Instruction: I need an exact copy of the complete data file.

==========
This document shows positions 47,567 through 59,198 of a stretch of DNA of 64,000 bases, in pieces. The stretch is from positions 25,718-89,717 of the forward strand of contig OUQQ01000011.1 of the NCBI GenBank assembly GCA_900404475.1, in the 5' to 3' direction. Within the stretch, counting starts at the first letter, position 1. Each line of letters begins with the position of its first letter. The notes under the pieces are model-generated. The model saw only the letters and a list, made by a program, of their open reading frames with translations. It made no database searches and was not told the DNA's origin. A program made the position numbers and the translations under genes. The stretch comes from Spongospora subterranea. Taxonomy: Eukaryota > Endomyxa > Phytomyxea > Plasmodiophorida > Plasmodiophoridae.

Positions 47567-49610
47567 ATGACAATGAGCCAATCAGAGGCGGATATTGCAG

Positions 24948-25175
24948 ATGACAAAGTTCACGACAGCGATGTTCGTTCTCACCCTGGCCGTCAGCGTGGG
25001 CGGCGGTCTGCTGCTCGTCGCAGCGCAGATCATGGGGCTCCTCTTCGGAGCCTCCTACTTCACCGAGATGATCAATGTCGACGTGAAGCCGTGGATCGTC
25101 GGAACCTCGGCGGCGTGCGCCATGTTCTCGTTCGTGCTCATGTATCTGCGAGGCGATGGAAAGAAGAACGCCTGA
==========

This document shows positions 47,567 through 59,198 of a stretch of DNA of 64,000 bases, in pieces. The stretch is from positions 25,718-89,717 of the forward strand of contig OUQQ01000011.1 of the NCBI GenBank assembly GCA_900404475.1, in the 5' to 3' direction. Within the stretch, counting starts at the first letter, position 1. Each line of letters begins with the position of its first letter. The notes under the pieces are model-generated. The model saw only the letters and a list, made by a program, of their open reading frames with translations. It made no database searches and was not told the DNA's origin. A program made the position numbers and the translations under genes. The stretch comes from Spongospora subterranea. Taxonomy: Eukaryota > Endomyxa > Phytomyxea > Plasmodiophorida > Plasmodiophoridae.

Positions 47567-49610
47567 ATGACAATGAGCCAATCAGAGGCGGATATTGCAG

Positions 24948-25175
24948 ATGACAAAGTTCACGACAGCGATGTTCGTTCTCACCCTGGCCGTCAGCGTGGG
25001 CGGCGGTCTGCTGCTCGTCGCAGCGCAGATCATGGGGCTCCTCTTCGGAGCCTCCTACTTCACCGAGATGATCAATGTCGACGTGAAGCCGTGGATCGTC
25101 GGAACCTCGGCGGCGTGCGCCATGTTCTCGTTCGTGCTCATGTATCTGCGAGGCGATGGAAAGAAGAACGCCTGA